This is the fourth installment of the Marionette’s series on sexual harassment.
Merriam Webster defines rape as “Unlawful sexual activity carried out forcibly or under threat of injury against the will.”
They also offer the following definition of sexual assault, “Illegal sexual contact that usually involves force upon a person without consent or is inflicted upon a person who is incapable of giving consent.”
As a society we often associate rape with college campuses or bars, but younger people are also incredibly vulnerable to assault.
Jane was first sexually assaulted in seventh grade while at a halloween party. Since Jane went with a friend they were unfamiliar with their surroundings.
“I have now since I’ve blocked out a lot of it. I wasn’t entirely sure what was going on or what happened, and it’s hard to think about sometimes.”
Jane was hesitant to tell anyone about their assault.
“Because I didn’t really have anyone to talk to I didn’t really know how that was going affect my life. I kept it to myself, that secrecy of that pain and that fear, because I didn’t know what had happened, and I didn’t know what was going to happen. I felt really alone, I felt really isolated ”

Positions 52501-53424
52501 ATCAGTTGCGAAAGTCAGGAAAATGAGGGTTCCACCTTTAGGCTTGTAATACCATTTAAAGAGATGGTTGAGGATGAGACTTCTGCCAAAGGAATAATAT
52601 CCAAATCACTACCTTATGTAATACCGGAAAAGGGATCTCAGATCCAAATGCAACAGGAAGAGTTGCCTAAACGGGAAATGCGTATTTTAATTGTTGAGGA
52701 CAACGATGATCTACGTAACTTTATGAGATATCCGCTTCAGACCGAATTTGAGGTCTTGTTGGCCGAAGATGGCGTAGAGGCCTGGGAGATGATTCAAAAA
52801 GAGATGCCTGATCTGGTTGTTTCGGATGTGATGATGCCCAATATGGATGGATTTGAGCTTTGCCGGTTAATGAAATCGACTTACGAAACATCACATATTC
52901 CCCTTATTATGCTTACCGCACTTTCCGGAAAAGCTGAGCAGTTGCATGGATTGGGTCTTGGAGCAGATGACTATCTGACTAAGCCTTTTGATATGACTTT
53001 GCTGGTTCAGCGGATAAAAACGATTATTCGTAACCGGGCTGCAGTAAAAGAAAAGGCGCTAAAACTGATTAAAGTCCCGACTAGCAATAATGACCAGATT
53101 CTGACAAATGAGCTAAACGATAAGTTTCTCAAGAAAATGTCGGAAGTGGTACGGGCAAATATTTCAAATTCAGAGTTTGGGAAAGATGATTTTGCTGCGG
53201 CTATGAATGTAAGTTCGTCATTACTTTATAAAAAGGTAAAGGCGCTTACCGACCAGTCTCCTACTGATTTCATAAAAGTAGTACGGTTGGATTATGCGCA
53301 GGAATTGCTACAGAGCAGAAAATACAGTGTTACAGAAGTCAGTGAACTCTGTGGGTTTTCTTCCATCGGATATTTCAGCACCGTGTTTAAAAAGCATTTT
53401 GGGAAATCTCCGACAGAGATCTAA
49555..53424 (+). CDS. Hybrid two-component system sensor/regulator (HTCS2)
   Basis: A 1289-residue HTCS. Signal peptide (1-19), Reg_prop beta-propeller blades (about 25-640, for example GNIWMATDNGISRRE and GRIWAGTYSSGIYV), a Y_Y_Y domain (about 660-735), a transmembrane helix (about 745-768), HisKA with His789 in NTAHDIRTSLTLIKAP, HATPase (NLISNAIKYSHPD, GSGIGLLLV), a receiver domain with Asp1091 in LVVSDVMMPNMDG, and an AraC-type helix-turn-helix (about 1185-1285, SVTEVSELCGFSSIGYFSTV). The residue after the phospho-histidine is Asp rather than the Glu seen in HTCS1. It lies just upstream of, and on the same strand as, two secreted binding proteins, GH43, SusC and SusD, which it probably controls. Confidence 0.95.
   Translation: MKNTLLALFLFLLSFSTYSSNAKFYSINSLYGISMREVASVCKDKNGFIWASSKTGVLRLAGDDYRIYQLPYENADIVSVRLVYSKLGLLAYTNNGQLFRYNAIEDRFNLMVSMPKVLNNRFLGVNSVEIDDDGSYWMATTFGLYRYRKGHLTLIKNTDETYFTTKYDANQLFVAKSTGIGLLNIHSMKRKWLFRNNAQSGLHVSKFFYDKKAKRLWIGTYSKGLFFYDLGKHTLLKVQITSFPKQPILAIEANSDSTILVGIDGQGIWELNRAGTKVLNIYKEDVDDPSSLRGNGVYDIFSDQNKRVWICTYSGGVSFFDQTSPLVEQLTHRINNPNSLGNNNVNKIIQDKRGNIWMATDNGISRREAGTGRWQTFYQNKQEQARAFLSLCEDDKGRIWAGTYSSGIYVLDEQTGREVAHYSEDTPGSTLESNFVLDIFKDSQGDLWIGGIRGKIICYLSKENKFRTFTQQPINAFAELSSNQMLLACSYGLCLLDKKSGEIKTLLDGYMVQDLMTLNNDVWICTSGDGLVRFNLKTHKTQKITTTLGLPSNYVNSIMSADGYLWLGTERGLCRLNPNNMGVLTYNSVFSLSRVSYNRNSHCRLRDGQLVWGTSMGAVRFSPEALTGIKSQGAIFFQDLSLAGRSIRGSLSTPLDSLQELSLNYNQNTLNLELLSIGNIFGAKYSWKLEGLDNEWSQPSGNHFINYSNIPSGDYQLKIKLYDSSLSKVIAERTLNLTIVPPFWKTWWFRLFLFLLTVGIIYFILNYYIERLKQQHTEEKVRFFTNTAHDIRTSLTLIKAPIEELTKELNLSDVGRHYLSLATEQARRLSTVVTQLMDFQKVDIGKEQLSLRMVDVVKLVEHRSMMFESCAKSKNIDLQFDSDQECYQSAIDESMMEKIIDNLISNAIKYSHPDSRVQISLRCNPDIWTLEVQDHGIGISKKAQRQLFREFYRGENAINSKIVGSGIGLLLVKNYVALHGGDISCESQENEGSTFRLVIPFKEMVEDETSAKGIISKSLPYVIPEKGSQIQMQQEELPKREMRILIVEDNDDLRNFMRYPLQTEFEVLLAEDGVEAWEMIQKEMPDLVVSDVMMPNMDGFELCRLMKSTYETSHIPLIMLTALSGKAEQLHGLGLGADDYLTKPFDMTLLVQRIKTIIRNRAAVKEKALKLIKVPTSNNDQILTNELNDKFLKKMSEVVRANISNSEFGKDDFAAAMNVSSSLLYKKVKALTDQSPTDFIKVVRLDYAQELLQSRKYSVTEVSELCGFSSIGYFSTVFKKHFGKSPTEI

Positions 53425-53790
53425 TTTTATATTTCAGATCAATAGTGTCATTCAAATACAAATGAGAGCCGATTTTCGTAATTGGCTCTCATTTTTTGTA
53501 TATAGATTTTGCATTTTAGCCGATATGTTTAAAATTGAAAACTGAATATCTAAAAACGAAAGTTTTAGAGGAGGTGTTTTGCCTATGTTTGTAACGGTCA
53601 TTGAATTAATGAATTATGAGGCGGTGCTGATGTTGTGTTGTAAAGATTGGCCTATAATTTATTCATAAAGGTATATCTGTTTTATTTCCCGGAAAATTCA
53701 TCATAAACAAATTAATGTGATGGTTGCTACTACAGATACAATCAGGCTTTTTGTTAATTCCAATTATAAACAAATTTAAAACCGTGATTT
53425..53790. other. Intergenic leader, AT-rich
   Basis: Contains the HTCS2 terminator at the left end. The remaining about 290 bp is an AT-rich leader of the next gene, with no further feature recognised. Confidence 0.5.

Although they remember very little of the actual assault it had a profound effect on them.
“I just remembered walking down a hallway and then being pushed into a room and then waking up the next morning in pain, like physical pain, feeling like I was going to throw up. There was a little bit of blood but that was… I don’t even know. It was like really gory and it… I didn’t know how to talk to anyone about that.”
When Jane initially opened up to their friends and family they received very little support, and even hostility
“Once I finally started reaching out to people that I was close with, like a boyfriend of the time, it backfired. It felt like everybody I’d ever loved and trusted spit in my face. Because there wasn’t a positive support system to help me get through that and process what had happened and find new ways to deal with it I got really bad depression, I felt like I meant nothing to anybody.”